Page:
The United States and its allies following World War II fought a 45-year struggle war with the Soviet Union and China. The War pitted the ideals of Western democracy and free enterprise against totalitarian states with command economies. At stake was the future social order of mankind. Germany's defeat left Stalin in control of the countries of Eastern Europe. President Harry Truman when he became president in April 1945 began taking a stronger approach to the Soviets, disturbed by Soviet actions in Poland. Stalin proceeded to install People's Republics in these states which meant Stalinist police states subservient to the Soviet Union. American and European democracies sharply criticised the Sovietactions. Winston Churchill warned in 1946 that an "iron curtain" was descending through the middle of Europe. Joseph Stalin who had virtually allied himself with Hitler in 1939 to launch World War II, blamed the War on "capitalist imperialism" and threatened Western Europe. President Truman decided to support Western Europe economically (the Marshall Plan) and militarily (NATO). The Cold War was a period of intense East-West competition, tension, and conflict, but always short of full-scale war. The first major episode was the Soviet blockade of Berlin in 1948. Berlin was during much of the Cold War a focal point of the conflict. The Soviets brutally suppressed attempts by Eastern Europeans to overthrow Soviet imposed governments: East Germany (1953), Poland (1956), Hungary (1956), and Czechoslovakia (1978). There were proxy wars and competition for influence in developing countries, many of which introduced Soviet command economics. There was also an arms race between the two super powers. After Stalin died in 1953, the Cold War became more unbalanced. There were periods of relaxation followed by resumed confrontation. The most dangerous point of the Cold War was the Cuban Missile Crisis (1962). There were efforts to pursue detente during the 1970s. Unlike the other major conflicts in world history, in the end the Cold War was not settled by force of arms. It was the example of the West, especially the success of free market economics and political democracy that defeated Communism. Not all historians agree that the Cold War was necessary and that the foundation of Western democracy was at stake.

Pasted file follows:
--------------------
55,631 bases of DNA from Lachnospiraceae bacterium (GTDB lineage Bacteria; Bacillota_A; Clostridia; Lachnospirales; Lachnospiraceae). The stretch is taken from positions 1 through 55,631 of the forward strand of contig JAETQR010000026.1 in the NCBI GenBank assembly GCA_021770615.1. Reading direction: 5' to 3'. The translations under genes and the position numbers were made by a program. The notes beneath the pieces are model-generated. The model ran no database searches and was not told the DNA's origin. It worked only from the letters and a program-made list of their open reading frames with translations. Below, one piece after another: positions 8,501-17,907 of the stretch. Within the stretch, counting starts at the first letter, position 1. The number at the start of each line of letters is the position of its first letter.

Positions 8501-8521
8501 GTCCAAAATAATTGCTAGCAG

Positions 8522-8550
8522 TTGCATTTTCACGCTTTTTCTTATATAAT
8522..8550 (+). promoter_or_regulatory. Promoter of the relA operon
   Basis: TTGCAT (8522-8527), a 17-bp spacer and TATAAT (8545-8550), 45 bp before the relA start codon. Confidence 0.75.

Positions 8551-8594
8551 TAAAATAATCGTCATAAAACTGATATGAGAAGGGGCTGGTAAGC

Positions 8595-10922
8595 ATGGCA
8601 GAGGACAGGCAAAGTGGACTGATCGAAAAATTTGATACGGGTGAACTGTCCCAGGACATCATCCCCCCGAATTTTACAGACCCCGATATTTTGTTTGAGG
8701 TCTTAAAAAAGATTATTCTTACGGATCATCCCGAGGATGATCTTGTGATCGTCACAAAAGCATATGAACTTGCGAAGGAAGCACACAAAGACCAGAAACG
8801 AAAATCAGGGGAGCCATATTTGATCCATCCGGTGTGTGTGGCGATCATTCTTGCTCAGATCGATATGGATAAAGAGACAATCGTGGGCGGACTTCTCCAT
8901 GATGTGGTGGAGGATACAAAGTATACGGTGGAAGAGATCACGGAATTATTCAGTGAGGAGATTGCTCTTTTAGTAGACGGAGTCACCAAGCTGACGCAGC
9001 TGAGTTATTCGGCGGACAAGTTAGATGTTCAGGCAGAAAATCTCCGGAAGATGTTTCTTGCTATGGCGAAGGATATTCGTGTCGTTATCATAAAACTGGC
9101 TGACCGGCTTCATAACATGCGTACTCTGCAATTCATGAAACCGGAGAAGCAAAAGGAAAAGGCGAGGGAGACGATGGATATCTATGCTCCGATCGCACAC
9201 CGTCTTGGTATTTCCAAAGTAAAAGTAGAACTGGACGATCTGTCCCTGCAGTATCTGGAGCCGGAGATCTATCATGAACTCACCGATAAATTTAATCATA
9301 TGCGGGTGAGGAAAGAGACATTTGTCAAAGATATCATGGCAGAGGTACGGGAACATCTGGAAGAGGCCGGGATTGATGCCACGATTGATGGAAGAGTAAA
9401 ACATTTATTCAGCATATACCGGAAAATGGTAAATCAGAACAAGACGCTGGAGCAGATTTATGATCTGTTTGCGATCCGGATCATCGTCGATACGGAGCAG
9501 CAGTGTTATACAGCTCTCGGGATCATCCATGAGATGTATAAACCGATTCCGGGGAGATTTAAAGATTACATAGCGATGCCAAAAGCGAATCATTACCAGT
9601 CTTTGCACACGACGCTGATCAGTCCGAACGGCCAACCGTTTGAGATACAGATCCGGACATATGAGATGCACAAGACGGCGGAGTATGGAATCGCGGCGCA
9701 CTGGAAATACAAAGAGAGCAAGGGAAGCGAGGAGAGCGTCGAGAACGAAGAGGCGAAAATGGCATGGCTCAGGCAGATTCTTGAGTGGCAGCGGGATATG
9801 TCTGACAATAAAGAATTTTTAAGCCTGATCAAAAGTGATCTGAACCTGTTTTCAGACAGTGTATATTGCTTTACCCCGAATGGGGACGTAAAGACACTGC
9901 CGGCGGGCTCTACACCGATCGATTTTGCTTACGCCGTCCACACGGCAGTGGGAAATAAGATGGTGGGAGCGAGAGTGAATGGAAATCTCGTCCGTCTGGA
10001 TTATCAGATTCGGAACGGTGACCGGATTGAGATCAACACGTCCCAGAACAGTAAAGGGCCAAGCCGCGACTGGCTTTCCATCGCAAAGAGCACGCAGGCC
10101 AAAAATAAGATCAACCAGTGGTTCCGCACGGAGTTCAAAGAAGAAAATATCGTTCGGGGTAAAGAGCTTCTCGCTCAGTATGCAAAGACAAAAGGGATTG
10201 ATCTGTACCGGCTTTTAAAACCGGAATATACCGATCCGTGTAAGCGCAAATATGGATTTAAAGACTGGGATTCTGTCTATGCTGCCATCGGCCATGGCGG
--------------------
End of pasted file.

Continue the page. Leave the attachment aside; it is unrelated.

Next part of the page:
Civil Rights Movement